What is the Bar?

AboutBar3

The Bar of England and Wales is a unique legal profession of specialist advocates and advisers. Barristers are independent and objective and their highly competitive training, together with their specialist knowledge and experience in and out of court, can make a substantial difference to the outcome of a case.

The modern Bar is committed to excellence in advocacy, advisory services and in the way in which it carries out and offers its service. Barristers take a flexible and mobile approach to advising a wide range of clients using the latest technology. 

A majority of the profession continues to practise from London, but about 4,400 barristers practise from major cities and, in some cases, small towns outside of London, offering a wide range and depth of expertise.

Self-employed Bar

There are over 12,000 barristers in self-employed practice in England and Wales. Broad areas of specialisation include: Construction, Commercial, Company, Criminal (including extradition), Defamation, Employment, Environment, Family, Housing, Immigration, Insolvency, Insurance, Personal Injury, Property, Equity, Wills and Trusts. These can be subdivided further into more than 300 categories of expertise.

Through their grouping in chambers, or in some cases working as sole practitioners, barristers are able to operate with low overheads and can offer competitive rates. Legal aid will often cover the services of a barrister, even at the most senior level.

Employed Bar

Employed barristers might work for the Government or in industry and play an increasingly important role. Since the implementation of the Access to Justice Act 1999, which amended the Courts and Legal Services Act 1990, employed barristers have been permitted by the Bar Council to conduct litigation. There are around 3,000 employed barristers registered with the Bar Council, bringing the practising Bar to over 15,000 in number.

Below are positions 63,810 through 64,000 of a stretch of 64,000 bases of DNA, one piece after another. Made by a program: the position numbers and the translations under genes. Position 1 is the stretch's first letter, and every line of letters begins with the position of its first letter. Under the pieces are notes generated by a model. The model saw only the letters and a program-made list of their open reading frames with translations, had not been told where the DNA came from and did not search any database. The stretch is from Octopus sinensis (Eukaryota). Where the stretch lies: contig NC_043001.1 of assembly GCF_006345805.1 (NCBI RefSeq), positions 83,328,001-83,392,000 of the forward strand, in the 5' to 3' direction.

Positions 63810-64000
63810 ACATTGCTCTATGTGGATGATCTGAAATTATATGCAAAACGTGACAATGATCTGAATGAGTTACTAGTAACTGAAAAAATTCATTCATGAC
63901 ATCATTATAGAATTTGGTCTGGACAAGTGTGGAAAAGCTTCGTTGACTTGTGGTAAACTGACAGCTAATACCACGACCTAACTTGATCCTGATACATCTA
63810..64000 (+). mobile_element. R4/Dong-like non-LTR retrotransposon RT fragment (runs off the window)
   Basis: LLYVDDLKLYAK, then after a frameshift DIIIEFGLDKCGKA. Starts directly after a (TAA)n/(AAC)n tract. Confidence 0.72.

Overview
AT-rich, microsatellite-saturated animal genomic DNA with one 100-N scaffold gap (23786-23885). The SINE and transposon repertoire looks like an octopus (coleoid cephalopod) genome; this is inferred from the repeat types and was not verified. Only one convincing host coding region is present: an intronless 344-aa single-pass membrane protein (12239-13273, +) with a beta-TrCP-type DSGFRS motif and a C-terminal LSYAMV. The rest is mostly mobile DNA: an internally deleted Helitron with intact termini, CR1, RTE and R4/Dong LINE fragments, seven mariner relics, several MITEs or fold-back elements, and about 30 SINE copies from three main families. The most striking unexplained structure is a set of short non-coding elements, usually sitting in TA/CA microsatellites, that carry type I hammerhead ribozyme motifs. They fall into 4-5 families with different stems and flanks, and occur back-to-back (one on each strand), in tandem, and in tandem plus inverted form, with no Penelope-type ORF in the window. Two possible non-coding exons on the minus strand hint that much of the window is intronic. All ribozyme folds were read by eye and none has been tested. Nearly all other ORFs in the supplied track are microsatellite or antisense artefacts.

Instructing barristers

The Bar remains predominantly a referral profession, with barristers usually 'instructed' by solicitors. Barristers who have completed appropriate training are, however, able to take instructions directly from members of the public (the Public Access Scheme). In addition, members of certain professional bodies, some overseas clients and organisations with licences from the Bar Council are able to seek advice directly from barristers and may instruct them in non-court litigation (the Licensed Access Scheme).

Pro bono

Membersof the Bar often provide their services on a pro bono basis; for example through the Free Representation Unit or the Bar Pro Bono Unit. For more information, visit: www.barprobono.org.uk.

Legal Services Act 2007

The Legal Services Act 2007 has precipitated further liberalising changes to the Bar's Code of Conduct and the ways in which barristers are permitted to practise. Since 2010, barristers have been permitted to become managers and partners with other lawyers and non-lawyers in Legal Disciplinary Practices (LDPs) regulated by the Solicitors Regulation Authority (SRA), in other 'recognised bodies' regulated by the Council for Licensed Conveyancers (CLC) and can act in a 'dual capacity' as both self-employed and employed simultaneously (though not in the same case), subject to certain provisos. They may investigate or collect evidence and take witness statements, conduct correspondence, share premises and office facilities with any other person (subject to certain conditions) and attend on clients at police stations. Further reforms may follow as other sections of the Act are implemented.